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Tourmaline is the name given to a group of related minerals all having
essentially the same crystal structure but varying considerably in chemical
composition and in some of their physical properties. It is best described
as a very complex aluminum borosilicate.
There are eleven distinct
mineral species of tourmaline based on chemical composition: buergerite,
chromdravite, dravite, elbaite, feruvite,
foitite, liddicoatite, olenite, povondraite,
schorl and uvite.
Tourmaline occurs in all colors. Commonly used names have been given to
tourmalines of specific colors or
color combinations such as rubellite tourmaline for pink to red shades,
indicolite for blue tourmaline, and watermelon tourmaline for tourmalines
showing concentric color zoning with pink-red cores surrounded by green.
Since some species of tourmaline such as elbaite
and liddicoatite can look exactly the same and laboratory analysis
is necessary to determine the precise tourmaline species, the generally
preferred nomenclature today for tourmalines that have not been lab analysed
is simply to use the color
of the specimen as a prefix followed by tourmaline as in green tourmaline.
The color in tourmaline is due to the presence of metal ions (Fe, Mn, Cr, V, Ti and Cu)
in its crystal structure.
The color we see in tourmalines is produced when light is absorbed
by these ions or by interactions between these ions (intervalent charge
Some tourmalines form with inclusions of thread-like tubes or cavities
which usually occur parallel to the length of the crystal. If these inclusions
occur in sufficient number, they may produce a chatoyant effect that yields a
cat's-eye when cut into a cabochon gem.
Tourmaline forms in a variety of geologic settings. It
occurs most often in granite pegmatites and in their immediate
vicinity in the enclosing
host rocks. Pegmatitic tourmaline is commonly black and is associated with
microcline, albite, quartz and muscovite. The light colored gem tourmalines are
much more rare, usually occuring in pegmatite core zones with quartz (often as smoky quartz), cleavelandite,
muscovite, lepidolite, and more rarely with amblygonite and spodumene (variety: kunzite).
Other occurances for tourmaline are: with quartz in hydrothermal veins where heated
mineral bearing liquids or gases from deep igneous sources later cooled and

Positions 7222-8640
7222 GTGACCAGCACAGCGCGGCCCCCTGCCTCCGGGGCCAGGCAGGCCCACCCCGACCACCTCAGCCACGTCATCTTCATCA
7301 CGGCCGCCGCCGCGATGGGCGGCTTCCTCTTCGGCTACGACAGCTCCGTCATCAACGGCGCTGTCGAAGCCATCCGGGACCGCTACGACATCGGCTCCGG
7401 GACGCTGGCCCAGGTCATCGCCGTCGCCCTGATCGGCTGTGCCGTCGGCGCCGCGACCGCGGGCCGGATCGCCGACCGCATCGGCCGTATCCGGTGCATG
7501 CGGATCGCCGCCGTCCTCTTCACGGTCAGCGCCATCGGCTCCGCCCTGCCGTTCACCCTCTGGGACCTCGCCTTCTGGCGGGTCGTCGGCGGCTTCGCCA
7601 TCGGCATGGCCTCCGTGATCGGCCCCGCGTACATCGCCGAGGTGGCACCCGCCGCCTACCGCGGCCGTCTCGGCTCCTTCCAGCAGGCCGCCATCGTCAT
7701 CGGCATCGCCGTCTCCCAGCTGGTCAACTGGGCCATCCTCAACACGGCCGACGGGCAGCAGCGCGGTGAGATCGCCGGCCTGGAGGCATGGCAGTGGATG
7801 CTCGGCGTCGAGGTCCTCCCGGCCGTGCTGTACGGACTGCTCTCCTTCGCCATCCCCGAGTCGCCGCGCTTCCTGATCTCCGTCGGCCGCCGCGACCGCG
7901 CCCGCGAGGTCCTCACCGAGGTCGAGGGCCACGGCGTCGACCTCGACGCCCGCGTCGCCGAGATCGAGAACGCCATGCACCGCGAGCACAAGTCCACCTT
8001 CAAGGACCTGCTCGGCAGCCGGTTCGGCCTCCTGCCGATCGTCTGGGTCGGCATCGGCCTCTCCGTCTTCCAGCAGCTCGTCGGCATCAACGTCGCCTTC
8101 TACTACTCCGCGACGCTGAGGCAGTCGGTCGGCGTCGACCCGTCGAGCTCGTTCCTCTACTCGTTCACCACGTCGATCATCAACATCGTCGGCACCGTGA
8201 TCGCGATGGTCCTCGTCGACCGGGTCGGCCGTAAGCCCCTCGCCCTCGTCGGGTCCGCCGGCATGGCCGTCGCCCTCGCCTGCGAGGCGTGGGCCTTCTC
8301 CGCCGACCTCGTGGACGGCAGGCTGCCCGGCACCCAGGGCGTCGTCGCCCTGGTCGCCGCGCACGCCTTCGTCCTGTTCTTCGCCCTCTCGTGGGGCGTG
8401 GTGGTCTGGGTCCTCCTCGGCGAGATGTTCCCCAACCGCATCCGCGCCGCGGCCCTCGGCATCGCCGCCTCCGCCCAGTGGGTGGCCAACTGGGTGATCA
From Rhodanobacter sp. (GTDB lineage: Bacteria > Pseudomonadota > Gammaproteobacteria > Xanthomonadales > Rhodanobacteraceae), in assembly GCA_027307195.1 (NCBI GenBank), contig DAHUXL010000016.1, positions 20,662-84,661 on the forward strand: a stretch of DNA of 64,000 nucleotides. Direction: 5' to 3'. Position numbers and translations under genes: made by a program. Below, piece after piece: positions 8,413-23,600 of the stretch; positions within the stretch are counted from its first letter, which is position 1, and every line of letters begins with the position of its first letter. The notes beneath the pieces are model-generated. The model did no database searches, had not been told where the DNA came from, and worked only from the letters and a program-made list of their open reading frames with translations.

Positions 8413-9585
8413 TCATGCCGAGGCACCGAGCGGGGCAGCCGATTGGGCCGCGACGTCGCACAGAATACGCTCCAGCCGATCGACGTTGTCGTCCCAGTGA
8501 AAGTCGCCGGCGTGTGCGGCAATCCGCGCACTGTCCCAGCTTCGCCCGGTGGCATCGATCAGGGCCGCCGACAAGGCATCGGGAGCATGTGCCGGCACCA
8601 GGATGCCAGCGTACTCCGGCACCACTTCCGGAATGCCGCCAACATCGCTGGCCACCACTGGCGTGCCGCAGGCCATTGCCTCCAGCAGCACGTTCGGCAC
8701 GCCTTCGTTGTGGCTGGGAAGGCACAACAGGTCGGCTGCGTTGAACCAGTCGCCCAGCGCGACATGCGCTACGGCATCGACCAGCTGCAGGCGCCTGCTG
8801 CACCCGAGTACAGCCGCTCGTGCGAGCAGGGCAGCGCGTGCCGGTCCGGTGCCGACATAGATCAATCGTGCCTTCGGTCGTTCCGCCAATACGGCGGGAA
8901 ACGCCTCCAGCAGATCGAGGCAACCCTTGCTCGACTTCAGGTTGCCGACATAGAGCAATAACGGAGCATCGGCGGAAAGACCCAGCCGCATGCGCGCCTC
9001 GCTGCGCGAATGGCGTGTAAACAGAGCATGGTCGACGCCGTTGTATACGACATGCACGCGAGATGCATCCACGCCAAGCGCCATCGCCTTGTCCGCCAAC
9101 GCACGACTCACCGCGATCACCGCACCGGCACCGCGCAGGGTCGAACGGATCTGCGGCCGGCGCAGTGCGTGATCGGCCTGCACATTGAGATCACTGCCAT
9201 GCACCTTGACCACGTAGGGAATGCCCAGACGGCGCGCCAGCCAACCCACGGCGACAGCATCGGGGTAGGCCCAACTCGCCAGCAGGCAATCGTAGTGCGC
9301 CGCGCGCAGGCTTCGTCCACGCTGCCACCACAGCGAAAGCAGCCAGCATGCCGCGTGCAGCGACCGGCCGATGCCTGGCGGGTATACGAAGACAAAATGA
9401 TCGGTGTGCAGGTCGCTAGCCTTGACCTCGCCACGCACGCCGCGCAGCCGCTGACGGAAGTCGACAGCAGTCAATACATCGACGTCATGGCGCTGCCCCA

crystallized along rock fractures, in granites due
to late stage alteration of micas and feldspars by boron containing fluids, and by boron metasomatism
in contact and regionally metamorphosed rocks. Some tourmaline bearing mica
schists may have formed by regional metamorphism of argillaceous sediments containing
Because of tourmaline's relatively high hardness and specific gravity, it is
often found in eluvial and aluvial deposits.
Tourmaline is usually recognized by its rounded triangular basal sections,
color, lack of cleavage and conchoidal fracture.
Transparent specimens can often be
distinguished by their strong pleochrism/dichroism.
The name tourmaline is of the Sinhalese turmali which was originally
applied to an assortment of colored stones being mainly zircons.
Buergerite was named after Professor Martin J. Buerger, a well
known research scientist and crystallographer.
Dravite was named
after the Drave region in Carinthia. Elbaite was named after the isle of Elba
in Italy, and liddicoatite was named after Richard T. Liddicoat of
the the Gemologial Institute of America. Schorl is an old German mining
term for gangue minerals. Uvite is named for the Uva district in Sri Lanka.
Tourmaline gemstones are widely used, occuring in all colors. Tourmaline also
has many scientific and technological uses due to the fact that an electrical
charge can be induced in some tourmaline crystals simply by applying
pressure to the crystal in the direction of the vertical crystal axis.
This effect is known as piezoelectricity, and has many uses in
pressure measuring equipment and other scientific applications. Some tourmalines also show pyroelectricity,
which occurs when the crystal is heated yielding a positive charge at one
end of the crystal and a negative charge at the other.
Tourmaline is a traditional birthstone for the month of October.
The astrological sign of tourmaline is Libra.
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Tourmalines are said to enhance one's understanding, increase
self-confidence and amplify one's psychic energies.
They also are said to neutralize negative energies, dispell fear and grief, and
to aid in concentration and communication.
Tourmalines are also said to be usefull in relaxing the body and the mind, and
to help in the treatment of infectious diseases, anxiety, blood poisoning,
arthritis and heart disease.
Some of the metaphysical properties for the specific colors of tourmaline are
Black Tourmaline: said to absorb and give protection against negativity from
both people and electrical & magnetic fields. It is also said to sharpen
one's wits, to enhance vitality and to give emotional stability.
Blue Tourmaline: said to enhance one's communication skills, intuition
and spiritual perspective.
Green Tourmaline said to give success, prosperity and peacefull sleep.
The use of pink tourmaline jewelry is said to inspire love, spirituality and
creativity. Wearing pink tourmaline earrings or jewelry is also said to give wisdom and enhance one's willpower.
Watermelon Tourmaline: said to be very effective in helping one to
recover from emotional problems. Also all the properties of pink & green tourmalines.
For more in-depth metaphysical information, see our Metaphysical Books section.
This is the end of our Tourmaline Factsheet and Information page.
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